From the sonic montage of voices reverberating the title of Mello Music Group’s The 1978ers (yU and Slimkat) newest project People of Today to start the album, one of many truths become clear about this body of work – it is music made to be ingested by the modern populace keen to detail oriented hip-hop. Instrumentation is a cornerstone of the entire audible identity that resulted in the head of MMG Michael Tolle calling it a top 5 project the label has offered – ever. A lot of that has to do with accents from live instruments as organic as bongos and xylophones, but also has everything to do with how the duo of yU and Slim manipulated the textures into workable, every flowing tracks that only find division in their titles labeled with Acts. As the album rides through the first movements, a volatile barrage of bars land on laid back Southern Funk masterfully laced with Andrew Velez’s jazz horns and porno organ effects on the cut “In The Way.”
Fast forward to the soul-laced boom bap of “U Know How It Iz” and the deep seated real talk lyricism starts to flower over casual snares and piano loops. Although not on that track, the keys later come in the form of live organ compliments of Lorenzo “Zo!” Ferguson of The Foreign Exchange on “Sacrilegious,” a pulsing cut that offers a hook so deep it touches on gospel undertones in order to thematically question [religious] authority. This is not the only well placed instance of guests laying down textures that elevate the tracks from good to great. Ben Jackson’s flawless trombone work on “Without A Clue” is proper proof of this as well. Instruments ever important, the use of scratching, samples, and other classic hip-hop mainstays are also properly interjected throughout with a well practiced touch. yU’s recent work with mastermind Oddisee on the latest Diamond District album March On Washington seems to seep through here more than any other facets of the project.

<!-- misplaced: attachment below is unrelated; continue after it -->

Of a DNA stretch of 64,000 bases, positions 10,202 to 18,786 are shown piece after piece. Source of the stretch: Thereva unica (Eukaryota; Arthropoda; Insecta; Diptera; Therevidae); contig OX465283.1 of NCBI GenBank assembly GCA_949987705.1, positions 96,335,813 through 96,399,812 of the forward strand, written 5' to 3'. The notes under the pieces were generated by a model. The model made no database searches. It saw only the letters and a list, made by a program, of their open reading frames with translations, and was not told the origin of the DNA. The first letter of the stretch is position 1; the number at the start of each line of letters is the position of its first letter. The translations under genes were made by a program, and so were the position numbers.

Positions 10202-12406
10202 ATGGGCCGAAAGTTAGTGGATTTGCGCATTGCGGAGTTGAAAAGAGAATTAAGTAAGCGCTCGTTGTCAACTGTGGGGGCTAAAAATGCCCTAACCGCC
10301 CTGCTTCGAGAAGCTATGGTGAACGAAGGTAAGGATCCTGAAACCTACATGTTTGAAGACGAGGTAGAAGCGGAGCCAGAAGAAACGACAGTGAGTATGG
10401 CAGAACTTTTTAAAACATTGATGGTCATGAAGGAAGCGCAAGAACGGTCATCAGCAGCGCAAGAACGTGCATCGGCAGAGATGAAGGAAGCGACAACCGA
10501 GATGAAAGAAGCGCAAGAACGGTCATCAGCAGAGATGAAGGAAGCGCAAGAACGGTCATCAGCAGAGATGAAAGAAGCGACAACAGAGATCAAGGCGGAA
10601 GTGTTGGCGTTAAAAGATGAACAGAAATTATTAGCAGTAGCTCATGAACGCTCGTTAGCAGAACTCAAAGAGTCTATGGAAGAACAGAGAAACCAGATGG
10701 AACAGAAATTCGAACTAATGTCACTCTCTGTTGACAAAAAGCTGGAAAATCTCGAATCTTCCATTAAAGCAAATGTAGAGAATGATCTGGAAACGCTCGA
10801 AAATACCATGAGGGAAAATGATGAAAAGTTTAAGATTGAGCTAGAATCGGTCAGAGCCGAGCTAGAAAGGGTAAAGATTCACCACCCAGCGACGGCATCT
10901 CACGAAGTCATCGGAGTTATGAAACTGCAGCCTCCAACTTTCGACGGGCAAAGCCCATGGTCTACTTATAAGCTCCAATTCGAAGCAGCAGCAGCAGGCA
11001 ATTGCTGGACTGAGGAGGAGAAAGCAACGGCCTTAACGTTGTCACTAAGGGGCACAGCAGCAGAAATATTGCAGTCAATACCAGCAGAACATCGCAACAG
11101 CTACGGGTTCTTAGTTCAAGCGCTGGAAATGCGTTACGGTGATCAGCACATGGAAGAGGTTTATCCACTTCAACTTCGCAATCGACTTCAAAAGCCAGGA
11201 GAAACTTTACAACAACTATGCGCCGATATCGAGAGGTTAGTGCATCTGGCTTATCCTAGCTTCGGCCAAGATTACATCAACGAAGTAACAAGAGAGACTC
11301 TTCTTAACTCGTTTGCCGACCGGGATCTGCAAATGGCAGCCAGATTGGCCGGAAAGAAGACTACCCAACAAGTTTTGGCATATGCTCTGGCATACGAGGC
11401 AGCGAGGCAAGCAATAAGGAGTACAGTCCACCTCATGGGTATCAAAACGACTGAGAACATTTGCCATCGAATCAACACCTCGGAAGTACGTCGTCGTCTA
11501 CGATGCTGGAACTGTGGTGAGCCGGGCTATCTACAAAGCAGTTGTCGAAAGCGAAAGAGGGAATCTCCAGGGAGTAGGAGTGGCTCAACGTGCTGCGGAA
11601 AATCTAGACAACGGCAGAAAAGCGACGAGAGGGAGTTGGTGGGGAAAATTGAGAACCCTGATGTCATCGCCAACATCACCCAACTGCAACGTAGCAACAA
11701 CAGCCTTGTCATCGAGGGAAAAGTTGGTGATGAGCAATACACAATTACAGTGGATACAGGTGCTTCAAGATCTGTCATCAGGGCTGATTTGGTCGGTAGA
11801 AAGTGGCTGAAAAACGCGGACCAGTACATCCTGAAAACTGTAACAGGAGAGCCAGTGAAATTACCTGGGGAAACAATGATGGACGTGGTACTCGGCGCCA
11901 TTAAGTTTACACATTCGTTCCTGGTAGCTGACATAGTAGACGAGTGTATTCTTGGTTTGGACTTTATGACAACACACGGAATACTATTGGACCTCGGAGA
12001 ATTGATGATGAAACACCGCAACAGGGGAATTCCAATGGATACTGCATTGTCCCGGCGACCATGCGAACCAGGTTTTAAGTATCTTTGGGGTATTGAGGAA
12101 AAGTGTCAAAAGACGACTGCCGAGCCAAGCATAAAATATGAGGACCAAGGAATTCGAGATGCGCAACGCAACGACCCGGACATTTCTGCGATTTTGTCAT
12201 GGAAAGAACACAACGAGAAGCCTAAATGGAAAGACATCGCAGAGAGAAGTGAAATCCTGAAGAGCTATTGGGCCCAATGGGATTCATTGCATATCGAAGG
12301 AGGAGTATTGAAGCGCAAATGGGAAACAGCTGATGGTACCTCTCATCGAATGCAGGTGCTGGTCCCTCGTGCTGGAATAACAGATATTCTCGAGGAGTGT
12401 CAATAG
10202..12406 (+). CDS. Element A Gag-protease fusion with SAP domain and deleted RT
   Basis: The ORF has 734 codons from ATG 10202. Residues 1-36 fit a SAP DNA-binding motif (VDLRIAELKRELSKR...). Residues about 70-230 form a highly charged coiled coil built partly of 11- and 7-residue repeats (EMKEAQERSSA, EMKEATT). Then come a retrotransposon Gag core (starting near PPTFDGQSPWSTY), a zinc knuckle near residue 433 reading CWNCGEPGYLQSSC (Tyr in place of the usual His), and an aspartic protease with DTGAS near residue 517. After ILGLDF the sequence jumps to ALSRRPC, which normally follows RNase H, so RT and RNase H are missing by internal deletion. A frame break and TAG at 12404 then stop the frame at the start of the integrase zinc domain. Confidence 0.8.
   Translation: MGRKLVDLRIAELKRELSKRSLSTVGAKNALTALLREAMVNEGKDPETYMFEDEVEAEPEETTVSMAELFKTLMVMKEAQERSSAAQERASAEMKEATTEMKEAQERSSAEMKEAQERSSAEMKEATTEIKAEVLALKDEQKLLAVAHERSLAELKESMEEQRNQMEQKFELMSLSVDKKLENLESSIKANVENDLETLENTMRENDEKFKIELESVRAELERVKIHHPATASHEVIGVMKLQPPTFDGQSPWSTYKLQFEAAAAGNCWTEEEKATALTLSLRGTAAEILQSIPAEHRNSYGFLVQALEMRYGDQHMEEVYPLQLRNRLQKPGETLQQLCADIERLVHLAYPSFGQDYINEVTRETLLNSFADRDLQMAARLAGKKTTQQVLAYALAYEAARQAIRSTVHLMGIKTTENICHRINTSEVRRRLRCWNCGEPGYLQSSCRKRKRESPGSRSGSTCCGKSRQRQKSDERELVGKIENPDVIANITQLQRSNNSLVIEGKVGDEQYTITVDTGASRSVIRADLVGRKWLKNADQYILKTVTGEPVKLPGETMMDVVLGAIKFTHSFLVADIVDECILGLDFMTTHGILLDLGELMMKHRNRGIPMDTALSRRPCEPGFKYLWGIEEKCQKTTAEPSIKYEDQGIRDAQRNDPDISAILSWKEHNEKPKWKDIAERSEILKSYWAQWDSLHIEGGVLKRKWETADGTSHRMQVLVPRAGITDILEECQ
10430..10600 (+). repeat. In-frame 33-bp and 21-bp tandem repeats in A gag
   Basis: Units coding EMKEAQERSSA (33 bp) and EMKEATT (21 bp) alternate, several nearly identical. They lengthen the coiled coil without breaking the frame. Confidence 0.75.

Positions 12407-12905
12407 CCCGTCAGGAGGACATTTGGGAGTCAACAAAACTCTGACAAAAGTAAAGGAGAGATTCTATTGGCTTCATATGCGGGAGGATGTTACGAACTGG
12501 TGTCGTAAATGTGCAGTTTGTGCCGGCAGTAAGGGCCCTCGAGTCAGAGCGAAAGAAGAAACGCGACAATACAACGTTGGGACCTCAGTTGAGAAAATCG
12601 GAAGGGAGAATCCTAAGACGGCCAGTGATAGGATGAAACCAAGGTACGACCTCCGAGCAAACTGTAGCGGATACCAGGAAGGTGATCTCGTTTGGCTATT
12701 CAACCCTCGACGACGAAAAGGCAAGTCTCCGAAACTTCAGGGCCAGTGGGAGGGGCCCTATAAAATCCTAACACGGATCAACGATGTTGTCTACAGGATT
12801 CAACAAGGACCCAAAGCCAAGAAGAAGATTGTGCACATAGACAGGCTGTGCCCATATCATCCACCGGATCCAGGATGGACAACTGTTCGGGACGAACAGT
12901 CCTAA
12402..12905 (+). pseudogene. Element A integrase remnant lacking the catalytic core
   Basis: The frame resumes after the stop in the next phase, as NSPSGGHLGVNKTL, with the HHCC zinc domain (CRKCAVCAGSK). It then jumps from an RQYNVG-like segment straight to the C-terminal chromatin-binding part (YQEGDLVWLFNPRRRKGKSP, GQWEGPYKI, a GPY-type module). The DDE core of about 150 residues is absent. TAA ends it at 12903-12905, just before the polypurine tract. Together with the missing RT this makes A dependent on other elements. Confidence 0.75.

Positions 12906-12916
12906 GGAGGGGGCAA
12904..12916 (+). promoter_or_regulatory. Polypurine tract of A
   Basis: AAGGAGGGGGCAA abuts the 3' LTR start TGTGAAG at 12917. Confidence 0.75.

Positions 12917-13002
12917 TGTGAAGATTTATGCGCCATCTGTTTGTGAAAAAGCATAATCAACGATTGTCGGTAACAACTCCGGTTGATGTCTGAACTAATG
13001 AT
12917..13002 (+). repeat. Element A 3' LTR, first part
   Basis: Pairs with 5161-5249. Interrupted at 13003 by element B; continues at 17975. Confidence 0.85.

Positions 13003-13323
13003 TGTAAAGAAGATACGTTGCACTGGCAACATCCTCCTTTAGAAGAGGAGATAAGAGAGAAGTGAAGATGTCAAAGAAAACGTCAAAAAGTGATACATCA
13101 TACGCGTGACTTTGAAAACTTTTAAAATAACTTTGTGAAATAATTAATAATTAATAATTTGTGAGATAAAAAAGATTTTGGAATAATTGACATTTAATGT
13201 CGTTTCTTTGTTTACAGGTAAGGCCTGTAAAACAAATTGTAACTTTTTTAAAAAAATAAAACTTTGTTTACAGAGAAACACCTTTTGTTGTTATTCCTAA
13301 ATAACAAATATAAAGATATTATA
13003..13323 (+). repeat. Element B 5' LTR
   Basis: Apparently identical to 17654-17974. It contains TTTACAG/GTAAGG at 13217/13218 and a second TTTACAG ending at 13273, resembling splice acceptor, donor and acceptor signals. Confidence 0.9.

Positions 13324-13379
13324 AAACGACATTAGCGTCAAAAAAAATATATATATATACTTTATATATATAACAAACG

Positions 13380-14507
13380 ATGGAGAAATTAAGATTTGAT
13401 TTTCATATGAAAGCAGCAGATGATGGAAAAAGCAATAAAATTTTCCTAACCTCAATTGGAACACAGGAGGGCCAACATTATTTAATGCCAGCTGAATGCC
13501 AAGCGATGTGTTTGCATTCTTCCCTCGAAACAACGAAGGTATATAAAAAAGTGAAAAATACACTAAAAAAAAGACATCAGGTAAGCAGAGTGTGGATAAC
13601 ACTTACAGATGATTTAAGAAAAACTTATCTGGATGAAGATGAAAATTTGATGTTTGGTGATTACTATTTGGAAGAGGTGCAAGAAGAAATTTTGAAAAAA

Storytelling finds its place all over this record as well, but strikes the hardest on “Tryin’ Then Yall Say,” a two verse track that relays stories of predictable violence that exposes the ease with which we are desensitized to violations of humanity from friend and foe. This type of narrative-based introspection trails through the calming live kalimba from yU on “Develop” and its beat poetry reprise “Post Develop (Where Are We Going),” but all the organic, polished, vocal and lyrical elements from the entire album swirl on “Far,” truly a symbol of next level artistry that yU and Slimkat have managed to reach by matching wits in the studio. Their overt objective of tapping into realistic topical content that leans towards positivity at its core is cleverly obvious here the most. As the track fades out, the line “each day, each day, we say, thank god” segues into a beautiful choral wash that would only see placement from a team like The 1978ers.
Chiefer Adam // @theadamesmith